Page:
BBC NEWS Americas Africa Europe Middle East South Asia Asia Pacific Arabic Spanish Russian Chinese Welsh

 You are in:  World: Asia-Pacific
Front Page 
Middle East 
South Asia 
From Our Own Correspondent 
Letter From America 
UK Politics 
Talking Point 
In Depth 

Commonwealth Games 2002

BBC Sport

BBC Weather

Tuesday, 7 May, 2002, 10:04 GMT 11:04 UK
Suu Kyi presses on for reform
Aung San Suu Kyi, front right, as she arrives at party headquarters
Supporters greeted Aung San Suu Kyi at her party HQ
Burma's pro-democracy leader Aung San Suu Kyi has been spending her second day of freedom meeting party workers and diplomats.

But in a sign of the military government's wariness about change, Burma's official media gave little coverage to Aung San Suu Kyi's release and did not publish a government statement on political rights.

Aung San Suu Kyi met the ambassadors of Germany, France, Britain and Italy, and later with the US charge d'affaires.

It's a new dawn for the country

Aung San Suu Kyi

The European Union and the US have welcomed her release from nearly 20 months of house arrest.

But they have warned Burma's military rulers that further reforms are needed before trade embargos imposed in protest at the government's human rights record can be lifted.

Aung San Suu Kyi has been holding secret talks with the country's military rulers since she was put under house arrest.

The hope is that there will now be progress towards substantive negotiations on democratic reform.

There is a lot to do, the spokesman for her National League for Democracy party, U Lwin, told the BBC.

The NLD won 1990 elections by a landslide but the military junta refused to hand over power.

The US has given a cautious welcome to her release. President George Bush called it "very positive" and "a good development".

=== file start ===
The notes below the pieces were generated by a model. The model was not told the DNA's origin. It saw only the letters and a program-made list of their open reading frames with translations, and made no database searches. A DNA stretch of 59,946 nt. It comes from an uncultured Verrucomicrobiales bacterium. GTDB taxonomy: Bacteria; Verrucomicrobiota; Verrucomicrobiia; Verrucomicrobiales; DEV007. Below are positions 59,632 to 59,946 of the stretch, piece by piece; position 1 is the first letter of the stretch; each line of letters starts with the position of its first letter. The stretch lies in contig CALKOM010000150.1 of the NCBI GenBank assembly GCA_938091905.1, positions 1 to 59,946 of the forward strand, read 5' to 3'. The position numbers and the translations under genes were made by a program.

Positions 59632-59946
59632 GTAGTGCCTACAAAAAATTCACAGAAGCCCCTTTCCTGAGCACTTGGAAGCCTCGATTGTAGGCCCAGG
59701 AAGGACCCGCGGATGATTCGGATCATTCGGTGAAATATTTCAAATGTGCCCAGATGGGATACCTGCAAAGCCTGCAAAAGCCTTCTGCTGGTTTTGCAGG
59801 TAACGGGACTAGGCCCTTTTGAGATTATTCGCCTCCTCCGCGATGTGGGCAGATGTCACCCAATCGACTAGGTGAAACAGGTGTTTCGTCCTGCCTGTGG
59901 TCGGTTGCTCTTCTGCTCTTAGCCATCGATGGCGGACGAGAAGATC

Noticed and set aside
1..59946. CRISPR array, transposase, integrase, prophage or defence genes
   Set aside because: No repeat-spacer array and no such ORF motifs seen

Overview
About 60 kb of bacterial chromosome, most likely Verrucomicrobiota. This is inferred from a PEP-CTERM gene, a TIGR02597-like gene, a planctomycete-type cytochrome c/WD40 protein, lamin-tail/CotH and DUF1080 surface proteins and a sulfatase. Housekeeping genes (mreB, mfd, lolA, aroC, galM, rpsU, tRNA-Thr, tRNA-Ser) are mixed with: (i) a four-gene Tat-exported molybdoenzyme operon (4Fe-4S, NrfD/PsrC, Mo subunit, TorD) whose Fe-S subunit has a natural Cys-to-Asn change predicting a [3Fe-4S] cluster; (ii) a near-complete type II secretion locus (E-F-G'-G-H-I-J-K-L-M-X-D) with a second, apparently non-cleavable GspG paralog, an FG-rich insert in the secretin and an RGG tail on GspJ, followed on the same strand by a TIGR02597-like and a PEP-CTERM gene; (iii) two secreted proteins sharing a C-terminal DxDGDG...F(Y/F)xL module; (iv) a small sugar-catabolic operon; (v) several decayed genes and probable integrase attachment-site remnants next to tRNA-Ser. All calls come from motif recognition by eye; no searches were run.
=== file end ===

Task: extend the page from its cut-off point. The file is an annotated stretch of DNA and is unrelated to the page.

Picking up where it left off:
Aung San Suu Kyi smiles after her release
Aung San Suu Kyi's political life
  • 1988: Returns to Burma during political upheaval
  • 1990: Her party elected to power, result ignored by army
  • 1991: Awarded Nobel Peace Prize
  • 1995-2000: Release from house arrest
  • 2000: Begins secret talks with generals

      Click here for full profile

  • But US State Department spokesman Richard Boucher said Washington wanted to see concrete steps towards political reform and national reconciliation before any review of current sanctions against Burma would take place.

    "We'll be closely watching to see if Aung San Suu Kyi is afforded full freedom of movement and association," he said.

    Jubilant supporters

    The BBC's Larry Jagan, who was in Rangoon to witness Aung San Suu Kyi's release, says the opposition leader is convinced there are no restrictions on either her movement or her political activity.

    But he says the opposition will be cautious at first so as not to antagonise the military rulers or give them any reason to suspend the talks they started while Aung San Suu Kyi was confined.

    Aung San Suu Kyi was quick to rally her followers after her release on Monday.

    Thousands of cheering supporters mobbed her as she arrived at the headquarters of her party, the National League for Democracy (NLD), after being driven from her lakeside villa in Rangoon.

    "It's a new dawn for the country... we only hope the dawn will move very quickly," the Nobel Peace Prize winner told jubilant supporters.

    She said the "confidence-building" stage was now over and that the dialogue process with the military was ready to move onto the next stage.

    "My release should not be looked at as a major breakthrough for democracy. For all people in Burma to enjoy basic freedom - that would be the major breakthrough," she said.

    She went on to meet the leaders of five ethnic political groups, including the Shan nationality's League for Democracy.

    According to opposition sources they joined members of the NLD central committee to discuss how the ethnic groups might be involved if and when substantive talks on political issues start.

    Aung San Suu Kyi also met European Union ambassadors and briefed them on her release.

    The BBC's Larry Jagan
    "The opposition leader is... enjoying her new freedom"
    Pro-democracy campaigner Ko Aung
    "I am really happy"
    See also:

    06 May 02 | Asia-Pacific
    World welcomes Suu Kyi release
    07 May 02 | Asia-Pacific
    Burma's long road ahead
    Internet links:

    The BBC is not responsible for the content of external internet sites

    Links to more Asia-Pacific stories are at the foot of the page.

    E-mail this story to a friend

    Links to more Asia-Pacific stories